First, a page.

Taking The First Steps To Lifelong Fitness

Once you make regular physical activity a priority, you’ll wonder how you ever lived without it.

Beginning an exercise habit has many rewards. Our bodies were made to move, and movement keeps us healthy. Every part of the body grows stronger with regular activity, from muscles, joints and bones, to the heart and blood vessels. Regular physical activity fights anxiety and depression, and helps you sleep better. Once you make regular physical activity a priority, you’ll wonder how you ever lived without it.

The key to exercise success is to start slowly and increase gradually, and to think: “lifelong.” You are developing an exercise habit that will be with
you for years to come. Try to find activities that are enjoyable and convenient for you. Following are a few more ideas for sticking with your decision to exercise.

Talk to your doctor

Even people who have chronic health problems can exercise safely, but there may be some important guidelines to follow. Because exercise improves health in many ways, certain medication dosages may need to be adjusted as you get into shape. For example, medication for high blood pressure, type 2 diabetes or depression may need to be reduced.

Put safety first

If you are walking or bicycling, be sure your route keeps you away from dangerous traffic as much as possible. Wear bright colors to increase your visibility to motorists.

Use whatever safety equipment is recommended for your activity, such as a good helmet for bicycling. Invest in good-quality, well-fitting footwear to prevent injury.

If you are beginning an unfamiliar activity, ask an exercise instructor for safety information. And be sure you are performing the activity correctly.

Start slowly and build gradually

If you have not exercised for a long time, you may begin with as little as five minutes of low-intensity exercise per session. You might try walking, exercising in water or using an exercise cycle. Pace yourself, and work at a level that allows for conversation without breathlessness. As the activity starts to feel easier, add another minute, until you are eventually exercising for at least 30 minutes a day.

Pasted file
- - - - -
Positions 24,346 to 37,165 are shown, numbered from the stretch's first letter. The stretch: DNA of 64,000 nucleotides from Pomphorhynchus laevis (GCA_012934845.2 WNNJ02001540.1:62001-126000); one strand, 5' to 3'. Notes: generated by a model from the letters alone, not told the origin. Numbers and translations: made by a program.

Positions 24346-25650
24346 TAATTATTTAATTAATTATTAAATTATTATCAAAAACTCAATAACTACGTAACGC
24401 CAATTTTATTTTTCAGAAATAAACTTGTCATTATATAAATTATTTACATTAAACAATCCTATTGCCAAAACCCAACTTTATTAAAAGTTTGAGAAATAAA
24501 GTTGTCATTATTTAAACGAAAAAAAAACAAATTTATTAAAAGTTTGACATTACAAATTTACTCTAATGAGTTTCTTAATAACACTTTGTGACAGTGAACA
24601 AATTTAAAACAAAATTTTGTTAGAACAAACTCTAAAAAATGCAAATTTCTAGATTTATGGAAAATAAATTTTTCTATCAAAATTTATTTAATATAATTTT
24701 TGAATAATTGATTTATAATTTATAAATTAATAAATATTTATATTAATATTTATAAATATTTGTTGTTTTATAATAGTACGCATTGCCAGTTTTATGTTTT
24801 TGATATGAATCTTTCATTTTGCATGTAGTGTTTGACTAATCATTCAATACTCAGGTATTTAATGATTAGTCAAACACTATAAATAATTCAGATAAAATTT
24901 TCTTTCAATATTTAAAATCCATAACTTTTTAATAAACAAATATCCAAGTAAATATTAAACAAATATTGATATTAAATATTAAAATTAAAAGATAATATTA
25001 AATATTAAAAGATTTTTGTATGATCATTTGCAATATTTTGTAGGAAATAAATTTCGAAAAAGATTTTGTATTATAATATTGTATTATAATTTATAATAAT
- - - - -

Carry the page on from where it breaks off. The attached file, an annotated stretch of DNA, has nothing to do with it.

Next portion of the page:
Add strength training

When muscles are not challenged, muscle mass is gradually lost at the rate of several pounds per decade, beginning during a person’s 20’s. Loss of muscle tissue results in weakness, inflexibility and a decline in metabolic rate. Everyone needs a little strength training to keep muscles, joints and bones healthy. Even 15 or 20 minutes twice a week can help you increase muscle strength and flexibility. Exercise with weights or weight machines at home or at a fitness center.

Work with a certified fitness instructor if you are new to strength training. Once you understand how to work safely and effectively, you will wonder why you thought strength training was only for athletes. And feeling firmer and stronger can really lift your spirits.

Keep a record of your workouts

Post a calendar in a convenient spot, and record your workouts. Let this calendar be a reminder of your commitment to good health. Filling in your daily workout becomes its own reward.

Find an exercise buddy or group

Many people say that when they don’t feel like exercising, if a friend is counting on them, they are more likely to get out of the house. The friend can also be a dog who needs a walk!

Some people like group activities. Contra dancing, folk dancing and ballroom dancing don’t even feel like exercise! Exercise classes with good instructors and lively music can be invigorating, if the pace suits your fitness level. Check out local hiking and bicycling groups.

Make your health a priority

If you are not used to taking care of yourself, making health a priority may take some practice. If you have thought of exercise as a waste of time, give yourself a good talking-to. Think of your exercise sessions as appointments, and put them on your calendar.

Unless your health is a priority, other tasks (or even pure laziness and inertia) will take up your time. Regular physical activity takes time and energy, but the rewards are worth your effort.

Barbara A. Brehm, Ed.D., is professor of exercise and sport studies at Smith College, Northampton, Mass.

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